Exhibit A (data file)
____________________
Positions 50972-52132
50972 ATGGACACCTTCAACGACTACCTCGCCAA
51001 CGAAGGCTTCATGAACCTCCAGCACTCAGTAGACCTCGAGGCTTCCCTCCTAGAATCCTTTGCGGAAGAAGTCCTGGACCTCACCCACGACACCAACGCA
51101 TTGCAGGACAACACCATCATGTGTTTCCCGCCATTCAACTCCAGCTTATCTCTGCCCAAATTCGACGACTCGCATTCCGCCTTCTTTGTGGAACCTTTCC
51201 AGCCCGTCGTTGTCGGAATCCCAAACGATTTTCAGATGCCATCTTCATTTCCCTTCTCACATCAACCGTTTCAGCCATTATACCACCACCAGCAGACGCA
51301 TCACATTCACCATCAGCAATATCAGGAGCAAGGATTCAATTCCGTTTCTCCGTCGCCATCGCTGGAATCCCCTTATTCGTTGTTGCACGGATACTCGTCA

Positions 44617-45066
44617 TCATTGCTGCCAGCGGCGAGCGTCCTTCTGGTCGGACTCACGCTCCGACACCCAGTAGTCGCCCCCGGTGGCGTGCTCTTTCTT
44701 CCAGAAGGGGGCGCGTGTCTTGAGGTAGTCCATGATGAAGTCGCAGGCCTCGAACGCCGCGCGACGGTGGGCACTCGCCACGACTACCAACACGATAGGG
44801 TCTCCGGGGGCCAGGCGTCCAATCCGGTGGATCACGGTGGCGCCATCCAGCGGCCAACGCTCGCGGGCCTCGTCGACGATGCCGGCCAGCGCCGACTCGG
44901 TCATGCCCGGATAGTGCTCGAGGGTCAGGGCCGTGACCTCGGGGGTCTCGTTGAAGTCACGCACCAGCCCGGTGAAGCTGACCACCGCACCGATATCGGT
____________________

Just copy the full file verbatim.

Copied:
Positions 50972-52132
50972 ATGGACACCTTCAACGACTACCTCGCCAA
51001 CGAAGGCTTCATGAACCTCCAGCACTCAGTAGACCTCGAGGCTTCCCTCCTAGAATCCTTTGCGGAAGAAGTCCTGGACCTCACCCACGACACCAACGCA
51101 TTGCAGGACAACACCATCATGTGTTTCCCGCCATTCAACTCCAGCTTATCTCTGCCCAAATTCGACGACTCGCATTCCGCCTTCTTTGTGGAACCTTTCC
51201 AGCCCGTCGTTGTCGGAATCCCAAACGATTTTCAGATGCCATCTTCATTTCCCTTCTCACATCAACCGTTTCAGCCATTATACCACCACCAGCAGACGCA
51301 TCACATTCACCATCAGCAATATCAGGAGCAAGGATTCAATTCCGTTTCTCCGTCGCCATCGCTGGAATCCCCTTATTCGTTGTTGCACGGATACTCGTCA

Positions 44617-45066
44617 TCATTGCTGCCAGCGGCGAGCGTCCTTCTGGTCGGACTCACGCTCCGACACCCAGTAGTCGCCCCCGGTGGCGTGCTCTTTCTT
44701 CCAGAAGGGGGCGCGTGTCTTGAGGTAGTCCATGATGAAGTCGCAGGCCTCGAACGCCGCGCGACGGTGGGCACTCGCCACGACTACCAACACGATAGGG
44801 TCTCCGGGGGCCAGGCGTCCAATCCGGTGGATCACGGTGGCGCCATCCAGCGGCCAACGCTCGCGGGCCTCGTCGACGATGCCGGCCAGCGCCGACTCGG
44901 TCATGCCCGGATAGTGCTCGAGGGTCAGGGCCGTGACCTCGGGGGTCTCGTTGAAGTCACGCACCAGCCCGGTGAAGCTGACCACCGCACCGATATCGGT